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Updated: Dec 23, 2020

At the beginning of the year, we created a list of New Year’s Resolutions for you to learn Dutch in an easy and manageable way, for those of you with busy schedules. Each month, we’re posting an expanded guide to tackle each of these goals to give you some guidance, structure, and confidence in your language learning! You can also see our guides for January and February.

WhatsApp can be used to help with two of the most important elements of language learning:

1. Practising on a daily basis and

2. Practising with a native Dutch speaker.

A lot of the time, it can feel like — as a beginning or even as an intermediate Dutch learner — you’re inconveniencing native Dutch speakers by trying to speak Dutch, when you know perfectly well that their English is almost flawless.

First of all, many Dutch people are willing and enthusiastic about newcomers learning their native tongue. Although most of them speak English very well, learning Dutch is still fundamental to integrate in Dutch society and it’s impressive and flattering to many Dutch people that expats — especially those who may not necessarily NEED to learn Dutch for work, etc. — make the effort to learn Dutch.

Second of all, WhatsApping in Dutch is an easy and simple way to practise. Most of your Dutch colleagues or in-laws are WhatsApping in Dutch anyway, and it’s not much of an inconvenience (at all) for them to take an extra few minutes each day to send and receive some messages with a non-native Dutch speaker. WhatsApping can also be the first step toward having more extended conversations in Dutch. For many Dutch learners, picking up and learning basic sentences is quite easy, but moving on to more complicated vocabulary or sentence structures and conversations can be a hurdle to overcome.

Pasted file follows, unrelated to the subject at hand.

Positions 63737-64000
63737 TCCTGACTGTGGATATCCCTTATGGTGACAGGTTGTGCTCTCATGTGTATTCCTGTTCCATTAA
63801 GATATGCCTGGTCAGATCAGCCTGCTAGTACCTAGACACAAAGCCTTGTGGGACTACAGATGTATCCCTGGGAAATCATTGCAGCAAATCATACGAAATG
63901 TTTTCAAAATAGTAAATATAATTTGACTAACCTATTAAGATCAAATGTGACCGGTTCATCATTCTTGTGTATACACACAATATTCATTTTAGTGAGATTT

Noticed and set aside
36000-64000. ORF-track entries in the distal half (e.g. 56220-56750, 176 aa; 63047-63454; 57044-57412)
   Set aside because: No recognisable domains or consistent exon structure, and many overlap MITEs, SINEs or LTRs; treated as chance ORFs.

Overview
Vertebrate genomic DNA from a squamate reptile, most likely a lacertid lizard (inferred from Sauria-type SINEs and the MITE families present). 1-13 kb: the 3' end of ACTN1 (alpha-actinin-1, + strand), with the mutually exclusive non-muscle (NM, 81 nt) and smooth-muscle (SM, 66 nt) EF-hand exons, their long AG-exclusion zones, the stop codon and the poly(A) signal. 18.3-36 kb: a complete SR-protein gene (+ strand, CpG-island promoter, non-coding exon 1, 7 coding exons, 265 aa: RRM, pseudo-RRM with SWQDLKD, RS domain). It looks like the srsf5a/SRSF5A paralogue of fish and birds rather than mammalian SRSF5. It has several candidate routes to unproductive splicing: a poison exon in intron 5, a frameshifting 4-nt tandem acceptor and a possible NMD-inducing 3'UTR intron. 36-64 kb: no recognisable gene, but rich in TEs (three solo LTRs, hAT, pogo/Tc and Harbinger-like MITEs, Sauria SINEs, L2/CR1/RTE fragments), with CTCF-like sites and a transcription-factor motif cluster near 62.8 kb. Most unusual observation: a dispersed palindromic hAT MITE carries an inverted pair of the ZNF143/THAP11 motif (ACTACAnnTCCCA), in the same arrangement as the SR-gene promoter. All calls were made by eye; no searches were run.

By using WhatsApp, Dutch learners can take time to look up words (that’s not always so easy in the middle of an in-person conversation!) and can focus on sentence structure and vocabulary rather than pronunciation. Using or Google Translate really quick can help to expand your vocabulary!

Some quick tips for WhatsApping with colleagues/in-laws/Dutch friends:

> Don’t feel pressured to respond right away,

> Feel free to experiment a little bit with your sentence structure or vocabulary — because it’s over text, Dutch speakers will probably get the gist of what you mean and you can move outside of your comfort zone little by little,

> Try to practise a new skill or concept each week — if you’ve learned about the plusquamperfectum one week, for example, try to use that a few times in your WhatsApp conversations so you know how to use that concept in practise!

Of course, WhatsApping in Dutch is one part of a balanced routine of Dutch learning, but don’t disregard it as a distraction — it can be a very powerful tool, indeed, to contribute to your knowledge and usage of the Dutch language.


Rubio Dutch Blog

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